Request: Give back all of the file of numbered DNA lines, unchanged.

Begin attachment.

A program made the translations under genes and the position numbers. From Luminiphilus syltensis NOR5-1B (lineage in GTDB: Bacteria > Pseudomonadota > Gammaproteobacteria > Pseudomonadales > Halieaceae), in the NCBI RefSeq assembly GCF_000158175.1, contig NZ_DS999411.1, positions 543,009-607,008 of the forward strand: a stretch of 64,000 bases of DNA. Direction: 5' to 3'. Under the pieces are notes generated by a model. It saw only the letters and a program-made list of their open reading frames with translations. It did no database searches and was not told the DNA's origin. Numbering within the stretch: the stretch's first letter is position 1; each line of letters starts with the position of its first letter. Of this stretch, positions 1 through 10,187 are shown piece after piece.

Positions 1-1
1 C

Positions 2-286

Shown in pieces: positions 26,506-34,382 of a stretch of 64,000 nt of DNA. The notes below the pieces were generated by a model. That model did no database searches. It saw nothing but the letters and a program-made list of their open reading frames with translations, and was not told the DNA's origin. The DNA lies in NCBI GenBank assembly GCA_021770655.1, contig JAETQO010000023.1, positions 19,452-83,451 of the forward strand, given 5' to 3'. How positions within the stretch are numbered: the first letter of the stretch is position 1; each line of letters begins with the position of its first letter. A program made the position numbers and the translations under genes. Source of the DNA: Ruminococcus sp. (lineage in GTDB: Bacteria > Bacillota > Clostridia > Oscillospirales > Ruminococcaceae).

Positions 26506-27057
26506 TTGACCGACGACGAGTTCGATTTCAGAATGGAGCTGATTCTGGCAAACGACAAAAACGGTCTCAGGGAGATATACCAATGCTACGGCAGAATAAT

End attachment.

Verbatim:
A program made the translations under genes and the position numbers. From Luminiphilus syltensis NOR5-1B (lineage in GTDB: Bacteria > Pseudomonadota > Gammaproteobacteria > Pseudomonadales > Halieaceae), in the NCBI RefSeq assembly GCF_000158175.1, contig NZ_DS999411.1, positions 543,009-607,008 of the forward strand: a stretch of 64,000 bases of DNA. Direction: 5' to 3'. Under the pieces are notes generated by a model. It saw only the letters and a program-made list of their open reading frames with translations. It did no database searches and was not told the DNA's origin. Numbering within the stretch: the stretch's first letter is position 1; each line of letters starts with the position of its first letter. Of this stretch, positions 1 through 10,187 are shown piece after piece.

Positions 1-1
1 C

Positions 2-286

Shown in pieces: positions 26,506-34,382 of a stretch of 64,000 nt of DNA. The notes below the pieces were generated by a model. That model did no database searches. It saw nothing but the letters and a program-made list of their open reading frames with translations, and was not told the DNA's origin. The DNA lies in NCBI GenBank assembly GCA_021770655.1, contig JAETQO010000023.1, positions 19,452-83,451 of the forward strand, given 5' to 3'. How positions within the stretch are numbered: the first letter of the stretch is position 1; each line of letters begins with the position of its first letter. A program made the position numbers and the translations under genes. Source of the DNA: Ruminococcus sp. (lineage in GTDB: Bacteria > Bacillota > Clostridia > Oscillospirales > Ruminococcaceae).

Positions 26506-27057
26506 TTGACCGACGACGAGTTCGATTTCAGAATGGAGCTGATTCTGGCAAACGACAAAAACGGTCTCAGGGAGATATACCAATGCTACGGCAGAATAAT